Jealous Woman Asks Friend To Not Wear Makeup In Front Of Her Boyfriend — 'Why Do You Care So Much Around My Man?'

Her insecurities could potentially damage her close friendship.

friends fighting over insecurities Liza Summer / Pexels

Most people will do anything for their good friends. Lending a shoulder to cry on? Of course. Picking up fast food in the early hours of the morning just because? Such a fun idea.

But sometimes, there's a line that needs to be drawn, where one friend's insecurity shouldn't come at the expense of the other's. After all, friendships are about give and take, right?

For one woman, she was a bit confused by the request her friend asked her to honor. And now, she's wondering what she should do.


A woman posted a text message conversation where her friend told her not to wear makeup while they hung out that day.

The woman, whose name is Mia, posted a screenshot of a text message on Twitter between her and her friend. In the text exchange, Mia's friend is asking her not to do her makeup because they will all be hanging out — Mia, her friend, and her friend's boyfriend.

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Not seeming to understand why her friend would ask Mia not to do her makeup, she asked for an explanation — something that her friend was unwilling to give. The only explanation was that Mia would only be going out with her and her boyfriend, so there was no need to get glammed up.

"Well, it's just gonna be me you and my boyfriend," her friend explained when Mia asked why she had given such an odd request. "You don't need to." After telling her friend she didn't understand, Mia's friend added, "Just don't wear makeup... why do you care so much?"

Mia, likely unconvinced by the reason her friend gave, answered by saying, "Yeah, but I mean, if we're going out I'm probably going to." 

However, her friend then responded, "I'm just saying it's weird if you do all that when it's just me and my [boyfriend]."


At this point, people on Twitter began to realize that the problem wasn't with Mia wearing makeup — it was her friend's boyfriend seeing her in the makeup.

Multiple users then weighed in on the situation, prompting Mia to conduct a poll. More people voted for her to "wear makeup and go" over "don't go and block her," though it's unclear how the situation ended up.

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Many people called out Mia's friend for being insecure and not wanting her to wear makeup. They theorized that Mia's friend should have a conversation with her boyfriend if it's such an issue, or if she's worried about a potential wandering eye.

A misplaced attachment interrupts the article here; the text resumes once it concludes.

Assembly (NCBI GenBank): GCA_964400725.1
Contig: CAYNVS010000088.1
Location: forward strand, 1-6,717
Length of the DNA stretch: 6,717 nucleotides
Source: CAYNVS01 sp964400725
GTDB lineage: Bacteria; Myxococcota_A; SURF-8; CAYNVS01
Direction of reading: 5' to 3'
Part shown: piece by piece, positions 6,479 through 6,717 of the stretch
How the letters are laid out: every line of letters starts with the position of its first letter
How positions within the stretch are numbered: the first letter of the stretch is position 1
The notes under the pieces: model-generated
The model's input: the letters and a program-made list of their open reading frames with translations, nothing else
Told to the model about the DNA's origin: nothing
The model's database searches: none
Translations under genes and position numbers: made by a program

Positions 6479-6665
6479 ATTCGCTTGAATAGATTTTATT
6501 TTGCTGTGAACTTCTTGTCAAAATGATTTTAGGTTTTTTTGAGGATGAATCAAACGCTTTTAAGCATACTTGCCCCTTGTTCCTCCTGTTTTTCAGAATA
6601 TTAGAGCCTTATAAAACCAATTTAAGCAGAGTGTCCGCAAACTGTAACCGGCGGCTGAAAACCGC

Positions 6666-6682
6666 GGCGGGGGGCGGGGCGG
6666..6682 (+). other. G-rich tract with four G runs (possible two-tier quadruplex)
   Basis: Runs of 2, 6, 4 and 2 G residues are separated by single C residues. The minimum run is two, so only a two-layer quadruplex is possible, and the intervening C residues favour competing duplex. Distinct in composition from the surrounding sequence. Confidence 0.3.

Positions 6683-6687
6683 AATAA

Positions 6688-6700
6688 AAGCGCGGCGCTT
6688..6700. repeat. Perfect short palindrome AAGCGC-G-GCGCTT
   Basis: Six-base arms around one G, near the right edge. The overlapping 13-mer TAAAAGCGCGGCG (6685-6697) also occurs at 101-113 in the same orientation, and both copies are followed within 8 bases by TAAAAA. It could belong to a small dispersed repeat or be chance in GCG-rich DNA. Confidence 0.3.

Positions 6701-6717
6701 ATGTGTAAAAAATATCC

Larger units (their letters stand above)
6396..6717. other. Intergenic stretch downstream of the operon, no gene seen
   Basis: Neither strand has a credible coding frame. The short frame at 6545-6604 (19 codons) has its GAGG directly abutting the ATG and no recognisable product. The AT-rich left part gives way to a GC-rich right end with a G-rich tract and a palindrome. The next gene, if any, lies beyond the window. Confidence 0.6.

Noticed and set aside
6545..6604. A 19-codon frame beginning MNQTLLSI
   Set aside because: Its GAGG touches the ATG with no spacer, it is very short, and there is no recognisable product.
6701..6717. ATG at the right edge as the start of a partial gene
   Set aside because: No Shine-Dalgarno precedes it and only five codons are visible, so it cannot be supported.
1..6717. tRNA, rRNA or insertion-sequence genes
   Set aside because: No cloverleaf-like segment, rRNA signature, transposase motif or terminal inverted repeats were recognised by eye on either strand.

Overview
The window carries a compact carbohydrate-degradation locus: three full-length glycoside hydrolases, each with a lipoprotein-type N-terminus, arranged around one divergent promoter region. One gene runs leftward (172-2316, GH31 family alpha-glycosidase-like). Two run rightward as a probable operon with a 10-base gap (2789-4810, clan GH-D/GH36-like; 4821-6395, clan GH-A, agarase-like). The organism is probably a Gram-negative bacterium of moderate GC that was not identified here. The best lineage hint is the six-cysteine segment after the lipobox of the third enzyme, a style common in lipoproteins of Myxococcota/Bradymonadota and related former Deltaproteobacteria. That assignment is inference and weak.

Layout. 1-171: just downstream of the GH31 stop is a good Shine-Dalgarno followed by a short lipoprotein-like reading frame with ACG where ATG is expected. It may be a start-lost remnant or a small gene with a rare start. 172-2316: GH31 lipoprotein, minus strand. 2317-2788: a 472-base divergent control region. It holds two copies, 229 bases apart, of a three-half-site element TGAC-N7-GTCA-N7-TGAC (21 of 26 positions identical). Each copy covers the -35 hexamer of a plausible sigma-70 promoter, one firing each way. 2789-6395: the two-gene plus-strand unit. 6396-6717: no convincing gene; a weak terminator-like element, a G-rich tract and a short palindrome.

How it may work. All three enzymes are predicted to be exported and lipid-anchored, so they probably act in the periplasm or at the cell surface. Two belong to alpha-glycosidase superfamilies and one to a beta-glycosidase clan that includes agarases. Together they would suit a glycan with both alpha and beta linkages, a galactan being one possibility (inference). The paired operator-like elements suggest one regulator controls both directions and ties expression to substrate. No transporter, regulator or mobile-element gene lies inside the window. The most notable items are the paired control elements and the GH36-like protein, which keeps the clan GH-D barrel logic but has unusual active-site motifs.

Others said that maybe her friend was jealous, with one person claiming "that isn't your friend." Some even pointed out that if her friend felt so insecure about it, perhaps they should only hang out when her boyfriend isn't around, in order to make all parties feel comfortable.

Trying to control others to make yourself feel secure will only drive the people you love away.

By demanding that her friend feel uncomfortable in order to quell her own feelings of insecurity, Mia's friend is just driving her away. 

Whether Mia's friend was jealous or insecure, her behavior in the text messages is off-putting, no matter how close of friends they are. Mia not only has the right to feel good about herself when going out, but to set boundaries and not back down to over-the-top requests.


Boundaries should never be about what other people in your life can or cannot do, but about how you respond. Mia may not have set her boundaries outright, but just by telling her friend she was going to wear makeup no matter what did just that.

@mandrae Have you ever had to let go of a friend who projected their insecurities onto you? #adviceforyour20s #bigsisteradvice #confidencetips #insecurefriend #humanbehavior ♬ original sound - MandRae

Mia could have resolved the issue further by having a serious conversation with her friend. According to Andrea Bonior, a licensed clinical psychologist and professor, "The key here is to recognize that it's very easy to come across as judgmental, or jealous even. You have to find a way to talk about it that is going to minimize that defensive response."

An example would be to say something like, "I wanted to talk to you about our text conversation the other day. I feel like you've become very concerned about how I look in front of your boyfriend, and it's making me uncomfortable because [insert reason here]. Is everything alright with you? I care deeply and want to make sure you're okay."


While a true friend would likely try to get to the root of the problem and help their bestie move past their insecurities, rather than think of them as a hater, although that didn't happen in this situation, it's a valuable lesson for all friendships.

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Isaac Serna-Diez is a writer who focuses on entertainment and news, social justice, and politics.